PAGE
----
What’s up with the ‘toxicity’ around Cities: Skylines II?

Cities: Skylines II developer Colossal Order has a uniquely close relationship with its community. The original Cities: Skylines came out in 2015 and gobbled up the audience that was left behind by EA’s SimCity, which came out in 2013 and was a busted mess. Cities: Skylines scratched that urban-planning itch, plus it cost just $30. The game came first to PC, Mac and Linux with modest hardware requirements, and it hit consoles within two years. Critically, Cities: Skylines also supported mods through the Steam Workshop, allowing players to add their own tools to the game and share those features with others.

“With Cities: Skylines, the audience grew in size and the modding took even a bigger role, allowing for a huge amount of creativity and inspiration for us devs,” Colossal Order CEO Mariina Hallikainen told Engadget. “Anything from quality-of-life improvements to ideas for DLC content, we have gathered a huge amount of information to help us create the game that Cities: Skylines is today.”

Colossal Order and its publisher, Paradox Interactive, continued to support Cities: Skylines with consistent game updates and DLC drops, and its mod community continued to grow. The game picked up a ton of new players during the pandemic in 2020, and around that time, a number of now-prominent content creators leaned into Cities: Skylines for streams and videos.

In the months before the launch of Cities: Skylines II in October 2023, Colossal Order partnered with a handful of content creators and gave them access to bits of the game early, so they could create YouTube videos showing off specific features each week. These partners included Biffa, two dollars twenty, YUMBL, Infrastructurist and City Planner Plays. City Planner Plays has a clever edge in this space — Philip, the man behind the builds, worked as an urban planner for more than a decade, and his videos often include insights about how real-life cities are designed. He started his channel in mid-2020, and today he’s a dedicated Cities: Skylines streamer and video editor with nearly 650,000 subscribers on YouTube. Like many other community members, he has a history with Colossal Order that spans years.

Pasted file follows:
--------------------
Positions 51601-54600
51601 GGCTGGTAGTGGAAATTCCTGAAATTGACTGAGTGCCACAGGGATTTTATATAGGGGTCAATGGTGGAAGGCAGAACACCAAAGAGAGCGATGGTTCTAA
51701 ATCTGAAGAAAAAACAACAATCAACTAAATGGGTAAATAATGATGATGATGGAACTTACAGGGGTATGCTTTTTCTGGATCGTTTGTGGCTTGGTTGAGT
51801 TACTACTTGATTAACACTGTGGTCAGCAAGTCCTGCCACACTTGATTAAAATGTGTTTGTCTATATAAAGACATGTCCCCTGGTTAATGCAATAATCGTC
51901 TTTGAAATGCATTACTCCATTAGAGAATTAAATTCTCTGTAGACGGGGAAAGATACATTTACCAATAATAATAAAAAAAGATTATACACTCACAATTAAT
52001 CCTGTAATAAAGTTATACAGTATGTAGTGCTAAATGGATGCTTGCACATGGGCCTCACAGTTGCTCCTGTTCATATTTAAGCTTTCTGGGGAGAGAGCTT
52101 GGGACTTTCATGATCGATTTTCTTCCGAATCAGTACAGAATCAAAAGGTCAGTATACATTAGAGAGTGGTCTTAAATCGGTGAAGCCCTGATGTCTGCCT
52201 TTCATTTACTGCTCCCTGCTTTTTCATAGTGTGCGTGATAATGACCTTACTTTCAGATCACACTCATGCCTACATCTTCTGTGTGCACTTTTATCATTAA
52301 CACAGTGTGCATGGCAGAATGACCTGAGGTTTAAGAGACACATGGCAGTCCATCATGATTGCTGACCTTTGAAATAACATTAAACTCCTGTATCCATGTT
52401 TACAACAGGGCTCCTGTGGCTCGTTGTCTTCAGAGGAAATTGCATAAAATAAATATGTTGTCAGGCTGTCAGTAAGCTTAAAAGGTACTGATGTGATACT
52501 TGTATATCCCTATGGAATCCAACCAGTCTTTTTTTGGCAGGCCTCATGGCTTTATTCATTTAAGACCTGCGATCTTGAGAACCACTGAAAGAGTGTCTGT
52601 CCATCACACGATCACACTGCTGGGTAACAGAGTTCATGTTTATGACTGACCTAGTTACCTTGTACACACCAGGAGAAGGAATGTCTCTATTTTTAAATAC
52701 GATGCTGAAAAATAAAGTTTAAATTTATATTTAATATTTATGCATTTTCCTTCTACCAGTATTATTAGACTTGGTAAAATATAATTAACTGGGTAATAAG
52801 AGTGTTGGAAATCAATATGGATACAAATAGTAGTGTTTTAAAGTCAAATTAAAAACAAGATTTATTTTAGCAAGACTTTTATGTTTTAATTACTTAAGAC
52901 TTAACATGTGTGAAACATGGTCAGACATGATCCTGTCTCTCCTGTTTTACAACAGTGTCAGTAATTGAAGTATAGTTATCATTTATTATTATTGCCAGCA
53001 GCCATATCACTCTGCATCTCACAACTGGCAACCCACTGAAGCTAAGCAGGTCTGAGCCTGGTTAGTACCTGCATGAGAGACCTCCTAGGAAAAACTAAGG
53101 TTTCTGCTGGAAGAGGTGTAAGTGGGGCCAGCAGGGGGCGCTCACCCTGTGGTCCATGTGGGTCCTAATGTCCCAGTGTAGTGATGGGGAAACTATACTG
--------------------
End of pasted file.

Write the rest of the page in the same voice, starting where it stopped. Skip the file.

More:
“Prior to the Cities: Skylines II release, I think that most everyone in the community viewed them incredibly positively, looking at them as ‘one of us’ and the type of developer that you want making a game that you love,” Philip said. “They were viewed as responsive and generous. …I can’t recall a bad thing being said about them.”

That’s exactly what made Hallikainen’s blog post on January 15th so surprising.

“We have seen a growing tendency of toxicity in our community, something we have not experienced to this extent before,” Hallikainen wrote, clarifying that the negativity was being directed at developers and players alike. She continued, “We have always treasured having the devs present on the different social platforms and having direct communication with the community, but our biggest responsibility will always be protecting the team.”

Tensions have been high in the Cities: Skylines community since the launch of the sequel in October. Though the game was originally pitched as a simultaneous PC and console release, it’s only available on PC and there’s no concrete timeline for when the other versions will come out. On top of that, Colossal Order raised the game’s minimum and recommended specs just a month before release, and the new requirements placed it out of reach for a large chunk of players.

Colossal Order

Even with a capable rig, the game is riddled with visual and mechanical bugs. Philip said Cities: Skylines II strained his RTX 4090 graphics card, making it run at 100 percent on the main menu, and he couldn’t play in 4K at launch because the game was so GPU-bound.

Simply put, it feels like the game needed more time in development.

“Since the launch of Cities: Skylines II, things have without a doubt gotten more prickly,” Philip said. “While many people have been appreciative of Colossal Order’s transparency with the weekly updates as well as the frequent bug fixes, many appear to view Colossal Order as being all-too-willing to release a game that wasn’t ready to be released.”

Hallikainen acknowledged that the game is missing some promised and highly publicized features, like mod support.

“Naturally we’re disappointed we weren’t able to achieve everything we aimed for, but it’s fantastic to have the game finally out and continue working on it with more openness,” she said.

The issue, as far as Colossal Order sees it, lies in the community’s response to Cities: Skylines II. Players have been venting on social media and in the Steam and Paradox forums, and the feedback has risen to toxic levels, according to Hallikainen. She cites a surge in personal attacks on developers and other players.

Colossal Order